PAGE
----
Deciphering the Da Vinci Code: Fact or Fiction?
It’s the buzz at Starbucks, in carpools, around the office water cooler, and, well, practically anywhere people get together. It’s Dan Brown’s The Da Vinci Code, a bestselling novel that mixes the mysteries of art history with theological cover-ups. The book has all the ingredients of a good mystery: engaging characters, intriguing plot, and page-turning suspense.
But it has a strong dose of controversy as well.
The novel’s disclaimer at the front states that all its historical elements are accurate, when in reality they are not. Among other things, the book calls into question . . .
Christ’s deity. According to Brown’s “facts,” Jesus was understood to be a mere mortal by early Christians, until the Council of Nicaea convened in a.d. 325. There the Roman church adopted His divinity by a narrow vote, under heavily politicized conditions.
The Bible. Da Vinci says this Book was written by men, not by God. The four Gospels — Matthew, Mark, Luke, and John — were selected for inclusion in our Bibles a few hundred years after Christ. As many as 80 other writings on the life and teachings of Jesus also existed, many of which enjoyed wide popularity and should have been included in the canon of Scripture.
Mary Magdalene. The Bible is thought to portray her as a prostitute, but this, too, is one of the historical lies that Da Vinci exposes. Brown’s novel identifies Mary as the true head of the church, the wife of Jesus, and the mother of His child. She is the essence of the “sacred feminine” that has been lost in the male-dominated church.
Interesting fiction, for sure — but far from fact.
The Da Vinci Code may be entertaining reading, but be careful! For the multitudes who have read Brown’s book as gospel and think they’ve finally learned the truth about the foundations of Christianity, it’s time to distinguish fact from fiction.
The truth of Jesus’ divinity and relation with God the Father was not developed first at the Council of Nicaea, three centuries after His earthly life, death, and resurrection. Instead, the four Gospels — all written in the first generation after Christ — affirm the church’s early understanding of a divine and human Savior, Jesus.
The apostle John especially, writing no later than a.d. 90, affirmed the eternal divine nature of the One who “became flesh and made His dwelling among us” (John 1:14). He was, wrote John, “with God” and He “was God” (v. 1). Among many allusions to the deity of Christ in the fourth Gospel are the words of a doubter, Thomas, when he met the risen Christ: “My Lord and my God!” (John 20:28).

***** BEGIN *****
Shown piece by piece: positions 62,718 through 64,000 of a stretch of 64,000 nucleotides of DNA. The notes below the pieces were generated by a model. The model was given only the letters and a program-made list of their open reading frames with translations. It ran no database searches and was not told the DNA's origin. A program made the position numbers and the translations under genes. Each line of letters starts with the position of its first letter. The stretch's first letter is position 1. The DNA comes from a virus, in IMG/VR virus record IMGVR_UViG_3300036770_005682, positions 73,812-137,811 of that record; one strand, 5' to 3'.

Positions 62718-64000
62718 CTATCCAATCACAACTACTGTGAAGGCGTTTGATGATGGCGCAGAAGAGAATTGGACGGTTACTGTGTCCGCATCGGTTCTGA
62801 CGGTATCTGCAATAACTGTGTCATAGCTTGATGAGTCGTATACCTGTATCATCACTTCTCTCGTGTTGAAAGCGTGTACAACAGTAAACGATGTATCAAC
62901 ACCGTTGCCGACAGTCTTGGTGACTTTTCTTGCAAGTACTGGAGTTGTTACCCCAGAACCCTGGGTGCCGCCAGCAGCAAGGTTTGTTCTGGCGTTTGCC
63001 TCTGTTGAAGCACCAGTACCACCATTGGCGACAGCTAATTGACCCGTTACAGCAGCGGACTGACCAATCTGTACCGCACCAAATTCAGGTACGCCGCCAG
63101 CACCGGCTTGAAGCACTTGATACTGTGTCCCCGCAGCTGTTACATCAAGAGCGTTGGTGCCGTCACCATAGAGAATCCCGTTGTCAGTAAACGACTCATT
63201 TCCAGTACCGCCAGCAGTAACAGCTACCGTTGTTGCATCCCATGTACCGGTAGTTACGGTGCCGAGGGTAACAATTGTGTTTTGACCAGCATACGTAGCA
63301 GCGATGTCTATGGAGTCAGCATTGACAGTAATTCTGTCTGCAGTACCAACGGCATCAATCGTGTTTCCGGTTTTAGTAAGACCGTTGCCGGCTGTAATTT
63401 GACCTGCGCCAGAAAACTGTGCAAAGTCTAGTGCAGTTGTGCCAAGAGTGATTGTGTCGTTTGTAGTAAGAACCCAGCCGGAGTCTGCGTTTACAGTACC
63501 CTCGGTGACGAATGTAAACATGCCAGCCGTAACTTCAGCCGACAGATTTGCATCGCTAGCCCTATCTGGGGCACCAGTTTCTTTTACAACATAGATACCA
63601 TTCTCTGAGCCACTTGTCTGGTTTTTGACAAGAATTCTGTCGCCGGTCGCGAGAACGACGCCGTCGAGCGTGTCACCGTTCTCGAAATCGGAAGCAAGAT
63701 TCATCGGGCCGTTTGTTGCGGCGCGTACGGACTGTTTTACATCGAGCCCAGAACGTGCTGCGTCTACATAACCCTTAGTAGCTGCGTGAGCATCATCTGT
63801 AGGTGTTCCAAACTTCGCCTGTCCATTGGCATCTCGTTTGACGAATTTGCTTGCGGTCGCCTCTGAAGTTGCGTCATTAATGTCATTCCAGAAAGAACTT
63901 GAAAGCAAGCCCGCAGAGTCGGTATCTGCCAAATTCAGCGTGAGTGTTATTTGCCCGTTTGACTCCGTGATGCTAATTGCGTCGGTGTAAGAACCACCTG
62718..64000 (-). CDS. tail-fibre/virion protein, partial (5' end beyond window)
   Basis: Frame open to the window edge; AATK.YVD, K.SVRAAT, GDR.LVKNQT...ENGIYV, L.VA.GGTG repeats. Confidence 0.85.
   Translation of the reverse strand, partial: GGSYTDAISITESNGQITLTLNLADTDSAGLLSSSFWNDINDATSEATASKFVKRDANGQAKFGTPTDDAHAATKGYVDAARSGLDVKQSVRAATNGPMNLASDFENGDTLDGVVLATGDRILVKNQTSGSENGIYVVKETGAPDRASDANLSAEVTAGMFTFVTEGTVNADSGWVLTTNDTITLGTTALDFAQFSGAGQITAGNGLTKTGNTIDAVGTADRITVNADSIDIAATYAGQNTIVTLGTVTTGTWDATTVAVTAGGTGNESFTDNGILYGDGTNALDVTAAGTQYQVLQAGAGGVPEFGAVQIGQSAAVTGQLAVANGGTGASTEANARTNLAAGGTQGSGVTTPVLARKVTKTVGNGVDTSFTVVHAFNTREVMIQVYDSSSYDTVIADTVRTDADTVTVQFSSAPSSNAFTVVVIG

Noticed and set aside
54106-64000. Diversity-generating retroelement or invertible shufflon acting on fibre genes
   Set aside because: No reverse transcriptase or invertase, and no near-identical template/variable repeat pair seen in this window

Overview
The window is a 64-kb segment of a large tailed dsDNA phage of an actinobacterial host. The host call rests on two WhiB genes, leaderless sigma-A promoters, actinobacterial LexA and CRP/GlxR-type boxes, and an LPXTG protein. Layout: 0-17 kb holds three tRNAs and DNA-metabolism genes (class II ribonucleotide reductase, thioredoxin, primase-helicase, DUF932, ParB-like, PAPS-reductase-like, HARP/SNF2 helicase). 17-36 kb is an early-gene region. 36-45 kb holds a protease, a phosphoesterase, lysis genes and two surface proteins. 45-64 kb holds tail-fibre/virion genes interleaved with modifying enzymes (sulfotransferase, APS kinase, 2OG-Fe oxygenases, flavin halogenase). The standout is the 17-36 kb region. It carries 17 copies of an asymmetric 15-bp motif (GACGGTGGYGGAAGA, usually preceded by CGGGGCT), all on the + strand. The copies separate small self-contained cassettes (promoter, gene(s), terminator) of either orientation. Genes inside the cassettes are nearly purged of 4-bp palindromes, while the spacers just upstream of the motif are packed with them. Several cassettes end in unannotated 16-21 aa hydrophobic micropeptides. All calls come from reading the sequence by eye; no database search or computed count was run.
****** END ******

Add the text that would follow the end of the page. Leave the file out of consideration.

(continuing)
If seekers carefully read the New Testament, they’ll see that Jesus’ followers viewed Him as much more than a mortal prophet. Also, the timeless origin of Christ with His Father in heaven (that is, His deity) was known and proclaimed by the early church from its inception — and before:
Peter had recognized Jesus as more than an Elijah but as “the Christ, the Son of the living God.” This is language used for none but the only begotten Son, who fully knows — and is known by — the Father (Matthew 16:13-16; 11:27).
In letters dating to the mid-first century, the apostle Paul wrote of Christ’s preexistence in the form of God (Philippians 2:5-8).
In the same passage, Paul used what is now recognized as part of the earliest Christian creed: “Jesus Christ is Lord” (Philippians 2:9-11). In using this terminology, the first century church consciously adopted an Old Testament name for Deity to refer to God’s Son.
Many other passages in the New Testament literature, all produced in the first century, either refer to Jesus Christ as God or ascribe to Him the prerogatives of God: He creates (John 1:3; Hebrews 1:3); He receives worship (Luke 24:50-53; Revelation 5:11-13); He hears prayer (Acts 7:59; Revelation 22:20b); He forgives sins (Mark 2:5-7); etc.
It is a New Testament fact that the earliest Christians applied to Jesus several Old Testament passages referring to Yahweh and that they worshipped Christ, calling Him Lord. Outside the Bible, Pliny, writing to the Roman Emperor Trajan early in the second century, described the church as those who “sing a song to Christ as to a God.”
Although God used human instruments to write, He authored the Bible. In this regard, the written Word (Scripture) and the living Word (Jesus Christ) are alike: fully human and fully divine.
In speaking to our joys, our sorrows, and our human perplexities as no other book can, the Bible bears the stamp of its divine origin. People who know its Author recognize its inspiration (2 Timothy 3:16, 17). Without the authority of Scripture, we are left to the chaos of agnosticism and doubt. It’s either the Bible or blindness!